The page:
Een bericht wat nog niet echt de nederlandse media heeft gehaald, het betreft wederom een misterieuze ziekte onder Chinese varkens.
Hieronder een verslag van de Herald Tribune – Asia Pacific
The international and Hong Kong authorities said Monday that they had received little information from mainland Chinese officials about a mysterious ailment killing pigs in southeastern China or about Chinese wheat gluten contaminated with plastic scrap, raising questions again about whether Beijing is willing to share data on global health issues.
The Chinese government, and particularly the government of Guangdong Province, next to Hong Kong, suffered heavy criticism in 2003 after concealing the SARS virus for the first four months after it first emerged in Foshan, 150 kilometers, or 95 miles, northwest of Hong Kong. After SARS spread to Hong Kong and around the world, top Chinese officials promised to improve disclosure.
But officials in Hong Kong as well as at the World Health Organization and the Food and Agriculture Organization said Monday that they had received practically no information about the latest pig deaths and limited details about wheat gluten contamination.
Because pigs can catch many of the same diseases as people, notably bird flu, the WHO and the Food and Agriculture Organization maintain global networks to track and investigate unexplained patterns of pig deaths. State-controlled media in China have carried a few reports on the wheat gluten problem but almost nothing on the pig deaths.
A man answering the phones at the city government of Gaoyao, located 230 kilometers to the northwest of Hong Kong, confirmed late Monday afternoon that pigs were dying there. The man declined to give his name.
Hong Kong media were full of lurid accounts Monday of pigs staggering around with blood pouring from their bodies in Gaoyao and neighboring Yunfu, both in Guangdong Province. Apple, a daily newspaper here, said that up to 80 percent of the pigs had died in the area, that peasants were engaged in panic selling of ailing animals at deep discounts and that pig carcasses were floating down the river.
Dr. Kwok Ka-ki, the medical community’s representative in Hong Kong’s Legislative Council, said that the Chinese government needed to share information fully about the pig deaths, in particular with the Chinese public as well as with Hong Kong, which Britain returned to China in 1997.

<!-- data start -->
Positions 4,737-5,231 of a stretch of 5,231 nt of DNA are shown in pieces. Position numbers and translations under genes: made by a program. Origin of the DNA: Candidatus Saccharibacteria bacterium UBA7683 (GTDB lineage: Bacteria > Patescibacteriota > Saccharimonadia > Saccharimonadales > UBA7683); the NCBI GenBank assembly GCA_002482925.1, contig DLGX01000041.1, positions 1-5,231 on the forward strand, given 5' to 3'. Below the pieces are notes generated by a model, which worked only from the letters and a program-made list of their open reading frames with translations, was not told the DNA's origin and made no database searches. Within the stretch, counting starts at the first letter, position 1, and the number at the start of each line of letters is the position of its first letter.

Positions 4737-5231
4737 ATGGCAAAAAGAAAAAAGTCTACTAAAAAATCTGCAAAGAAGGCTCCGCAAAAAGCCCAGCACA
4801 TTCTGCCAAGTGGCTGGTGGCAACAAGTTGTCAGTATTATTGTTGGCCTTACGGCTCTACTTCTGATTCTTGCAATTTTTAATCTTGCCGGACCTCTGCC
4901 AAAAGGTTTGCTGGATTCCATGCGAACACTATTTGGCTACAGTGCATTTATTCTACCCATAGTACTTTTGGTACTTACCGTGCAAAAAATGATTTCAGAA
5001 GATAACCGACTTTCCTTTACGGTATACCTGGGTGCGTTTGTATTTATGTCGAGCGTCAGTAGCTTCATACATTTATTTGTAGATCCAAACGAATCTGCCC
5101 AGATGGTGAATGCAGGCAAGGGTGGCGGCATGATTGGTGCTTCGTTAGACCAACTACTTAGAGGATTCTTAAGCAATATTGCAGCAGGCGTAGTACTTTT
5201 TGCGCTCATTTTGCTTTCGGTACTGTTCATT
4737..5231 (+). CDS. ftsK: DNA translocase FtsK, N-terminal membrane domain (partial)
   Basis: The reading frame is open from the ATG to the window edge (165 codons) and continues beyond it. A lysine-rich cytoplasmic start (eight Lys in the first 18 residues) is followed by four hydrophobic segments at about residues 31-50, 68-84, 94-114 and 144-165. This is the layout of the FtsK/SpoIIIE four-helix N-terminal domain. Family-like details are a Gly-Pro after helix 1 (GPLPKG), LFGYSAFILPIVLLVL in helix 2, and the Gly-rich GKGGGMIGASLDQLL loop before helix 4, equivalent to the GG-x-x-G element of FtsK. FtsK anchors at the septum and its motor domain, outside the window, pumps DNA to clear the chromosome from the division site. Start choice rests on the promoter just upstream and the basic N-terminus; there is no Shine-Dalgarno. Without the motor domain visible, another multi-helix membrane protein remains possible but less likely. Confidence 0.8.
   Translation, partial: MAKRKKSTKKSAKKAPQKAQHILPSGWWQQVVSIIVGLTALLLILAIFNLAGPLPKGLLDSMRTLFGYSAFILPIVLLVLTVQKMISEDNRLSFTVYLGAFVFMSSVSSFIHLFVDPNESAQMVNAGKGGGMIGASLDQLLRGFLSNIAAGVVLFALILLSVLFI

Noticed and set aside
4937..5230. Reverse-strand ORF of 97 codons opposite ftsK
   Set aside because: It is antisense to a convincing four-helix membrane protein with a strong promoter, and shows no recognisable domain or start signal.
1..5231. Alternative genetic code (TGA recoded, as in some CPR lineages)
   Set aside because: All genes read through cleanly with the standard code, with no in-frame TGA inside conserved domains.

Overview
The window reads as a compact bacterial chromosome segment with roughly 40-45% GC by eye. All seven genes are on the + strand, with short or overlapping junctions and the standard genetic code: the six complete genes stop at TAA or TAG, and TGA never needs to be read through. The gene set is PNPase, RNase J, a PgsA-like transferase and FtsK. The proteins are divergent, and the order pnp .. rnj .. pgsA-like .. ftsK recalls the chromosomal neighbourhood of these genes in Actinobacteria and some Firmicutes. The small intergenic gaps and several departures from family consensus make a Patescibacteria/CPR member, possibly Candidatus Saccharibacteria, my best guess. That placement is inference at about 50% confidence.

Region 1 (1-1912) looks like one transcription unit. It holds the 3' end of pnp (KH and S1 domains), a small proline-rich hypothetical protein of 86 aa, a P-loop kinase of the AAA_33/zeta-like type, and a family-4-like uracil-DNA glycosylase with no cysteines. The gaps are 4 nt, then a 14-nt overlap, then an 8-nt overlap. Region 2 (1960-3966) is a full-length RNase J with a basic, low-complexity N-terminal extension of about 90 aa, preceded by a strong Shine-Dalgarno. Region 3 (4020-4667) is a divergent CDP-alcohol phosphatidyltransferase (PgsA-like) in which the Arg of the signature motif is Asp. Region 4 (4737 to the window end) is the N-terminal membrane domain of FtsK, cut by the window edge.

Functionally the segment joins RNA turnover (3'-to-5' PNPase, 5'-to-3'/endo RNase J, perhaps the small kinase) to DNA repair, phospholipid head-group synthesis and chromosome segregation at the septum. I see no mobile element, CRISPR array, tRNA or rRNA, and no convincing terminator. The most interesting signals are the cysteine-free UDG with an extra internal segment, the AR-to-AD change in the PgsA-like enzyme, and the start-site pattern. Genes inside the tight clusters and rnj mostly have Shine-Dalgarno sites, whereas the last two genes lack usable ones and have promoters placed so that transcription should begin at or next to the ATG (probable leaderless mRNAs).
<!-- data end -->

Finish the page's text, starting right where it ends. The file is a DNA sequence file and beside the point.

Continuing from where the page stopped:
“They definitely need to tell the public but also people in the city as to the extent of the outbreak, how is the disease being controlled and the impact on public health,” he said. “It would help a lot to relieve the worry, and it would help the rest of China to fight the disease.”
There have been no reports of people becoming ill from the disease. But the SARS experience has left Hong Kong with lasting jitters about mysterious diseases in mainland China, and the media reports fostered considerable concern here.
“It’s very scary,” said Allen Lee, a longtime senior politician who is now a television talk show host.
Medical experts said that the extent of the reported bleeding from the pigs, including bloody skin lesions, did not sound like common symptoms of bird flu, but added that the pig deaths needed to be investigated. Because pigs can be infected with many avian and human influenza viruses, the most popular scientific model for how avian influenza viruses cause pandemics in humans is that human and avian influenza viruses exchange genetic material when they infect a pig at the same time.
Monday was the last day of the weeklong May Day holiday in China, so most government and business offices were closed. But Hong Kong media reported that pigs had begun dying in Yunfu after Chinese New Year celebrations in February, although it was only recently that the disease had begun spreading.
The Hong Kong Food and Environmental Hygiene Department officials said Monday that the Guangdong authorities had told them only that no live pigs were being shipped from the Yunfu and Gaoyao area to Hong Kong.
A spokesman for the Hong Kong Agriculture, Fisheries and Conservation Department said that there were no signs of suspicious deaths among pigs in Hong Kong, and referred questions about pigs in Guangdong to the food department.
Both departments said last week in written responses to questions that they were not testing wheat gluten imported to Hong Kong for melamine scrap. The presence of melamine in pet food has been linked to the deaths of as many as 4,000 cats and dogs in the United States, and prompted the culling of chickens that ate contaminated feed.
Hong Kong officials expressed surprise Monday when told that the official Xinhua press agency had briefly reported a month ago that the mainland had begun nationwide testing of wheat gluten for melamine. Animal feed dealers in northeastern China said late last month that the two main destinations for feed mixed with melamine had been the Yangtze delta region near Shanghai and the Pearl River delta region near Hong Kong.
Bron: Herald Tribune – Asia Pacific